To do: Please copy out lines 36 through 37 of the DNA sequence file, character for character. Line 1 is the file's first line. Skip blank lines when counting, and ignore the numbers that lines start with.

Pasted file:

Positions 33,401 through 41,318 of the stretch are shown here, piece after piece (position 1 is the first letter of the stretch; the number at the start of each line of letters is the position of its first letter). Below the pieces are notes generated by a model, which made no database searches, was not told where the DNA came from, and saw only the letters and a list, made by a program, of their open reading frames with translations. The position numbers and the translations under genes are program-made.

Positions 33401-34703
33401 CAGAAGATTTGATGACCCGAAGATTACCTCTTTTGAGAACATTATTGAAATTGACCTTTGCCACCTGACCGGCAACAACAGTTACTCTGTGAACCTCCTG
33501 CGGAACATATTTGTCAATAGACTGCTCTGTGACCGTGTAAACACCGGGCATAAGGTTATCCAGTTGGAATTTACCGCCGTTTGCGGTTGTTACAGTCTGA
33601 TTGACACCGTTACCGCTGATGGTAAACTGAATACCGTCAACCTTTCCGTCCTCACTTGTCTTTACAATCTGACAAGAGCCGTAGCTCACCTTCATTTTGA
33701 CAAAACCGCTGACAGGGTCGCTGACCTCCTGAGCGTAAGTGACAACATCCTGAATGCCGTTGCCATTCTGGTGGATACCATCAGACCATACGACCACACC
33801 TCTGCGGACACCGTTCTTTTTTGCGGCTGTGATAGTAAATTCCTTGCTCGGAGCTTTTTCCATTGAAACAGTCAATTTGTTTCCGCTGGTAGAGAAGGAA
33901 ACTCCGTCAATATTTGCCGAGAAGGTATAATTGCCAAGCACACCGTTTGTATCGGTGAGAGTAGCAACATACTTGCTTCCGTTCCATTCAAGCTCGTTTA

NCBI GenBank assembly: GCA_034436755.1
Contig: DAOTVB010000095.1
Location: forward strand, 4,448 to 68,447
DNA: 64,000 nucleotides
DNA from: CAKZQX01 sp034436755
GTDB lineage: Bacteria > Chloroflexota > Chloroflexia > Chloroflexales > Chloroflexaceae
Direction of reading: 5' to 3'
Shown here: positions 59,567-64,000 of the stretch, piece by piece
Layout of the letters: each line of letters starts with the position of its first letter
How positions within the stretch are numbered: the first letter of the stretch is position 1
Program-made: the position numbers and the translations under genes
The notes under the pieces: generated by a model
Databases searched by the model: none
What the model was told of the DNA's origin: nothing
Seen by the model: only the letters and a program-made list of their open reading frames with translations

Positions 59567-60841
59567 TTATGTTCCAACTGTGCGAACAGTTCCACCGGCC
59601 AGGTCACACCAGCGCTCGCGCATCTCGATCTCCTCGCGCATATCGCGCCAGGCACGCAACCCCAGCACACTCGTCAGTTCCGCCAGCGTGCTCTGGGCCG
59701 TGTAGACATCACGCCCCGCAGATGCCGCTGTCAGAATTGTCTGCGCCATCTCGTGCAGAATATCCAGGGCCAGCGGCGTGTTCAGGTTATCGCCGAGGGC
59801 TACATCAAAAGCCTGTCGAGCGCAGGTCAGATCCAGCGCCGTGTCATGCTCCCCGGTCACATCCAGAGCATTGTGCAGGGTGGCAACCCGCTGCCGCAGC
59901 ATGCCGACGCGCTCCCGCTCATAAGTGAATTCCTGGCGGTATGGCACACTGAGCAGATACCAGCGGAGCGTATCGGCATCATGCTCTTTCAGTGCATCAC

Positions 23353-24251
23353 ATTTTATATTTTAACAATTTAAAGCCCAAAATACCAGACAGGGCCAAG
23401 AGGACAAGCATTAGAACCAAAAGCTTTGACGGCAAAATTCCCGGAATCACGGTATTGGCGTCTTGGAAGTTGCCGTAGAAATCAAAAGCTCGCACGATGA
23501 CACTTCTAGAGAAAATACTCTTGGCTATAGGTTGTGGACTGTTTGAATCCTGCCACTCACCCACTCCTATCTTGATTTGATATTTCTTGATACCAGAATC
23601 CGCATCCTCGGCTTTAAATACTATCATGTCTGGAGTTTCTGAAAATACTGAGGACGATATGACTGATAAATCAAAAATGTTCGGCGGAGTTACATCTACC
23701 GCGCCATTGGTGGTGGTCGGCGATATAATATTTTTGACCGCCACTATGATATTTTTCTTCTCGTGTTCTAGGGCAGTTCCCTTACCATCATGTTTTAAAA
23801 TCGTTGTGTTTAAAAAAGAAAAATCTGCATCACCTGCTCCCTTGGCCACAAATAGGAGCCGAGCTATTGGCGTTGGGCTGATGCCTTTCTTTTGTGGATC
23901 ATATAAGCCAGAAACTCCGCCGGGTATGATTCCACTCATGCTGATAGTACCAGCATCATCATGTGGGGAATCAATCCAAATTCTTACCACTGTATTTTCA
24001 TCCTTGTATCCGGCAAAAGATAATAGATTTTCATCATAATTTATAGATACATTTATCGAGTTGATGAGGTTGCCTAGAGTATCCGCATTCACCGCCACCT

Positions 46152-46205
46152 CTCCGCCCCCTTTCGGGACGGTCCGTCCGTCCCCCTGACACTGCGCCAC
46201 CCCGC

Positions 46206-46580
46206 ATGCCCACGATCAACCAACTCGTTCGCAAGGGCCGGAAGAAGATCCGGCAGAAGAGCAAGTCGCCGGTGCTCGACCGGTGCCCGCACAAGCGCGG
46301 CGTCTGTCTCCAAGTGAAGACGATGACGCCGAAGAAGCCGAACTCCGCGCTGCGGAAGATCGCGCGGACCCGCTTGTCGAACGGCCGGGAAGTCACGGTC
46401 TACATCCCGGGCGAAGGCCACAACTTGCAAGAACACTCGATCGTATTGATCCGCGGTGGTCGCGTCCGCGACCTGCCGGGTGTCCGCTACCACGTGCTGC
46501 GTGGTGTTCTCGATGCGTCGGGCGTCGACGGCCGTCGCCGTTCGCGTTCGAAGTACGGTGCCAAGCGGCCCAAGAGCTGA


23801 TCGTTGTGTTTAAAAAAGAAAAATCTGCATCACCTGCTCCCTTGGCCACAAATAGGAGCCGAGCTATTGGCGTTGGGCTGATGCCTTTCTTTTGTGGATC
23901 ATATAAGCCAGAAACTCCGCCGGGTATGATTCCACTCATGCTGATAGTACCAGCATCATCATGTGGGGAATCAATCCAAATTCTTACCACTGTATTTTCA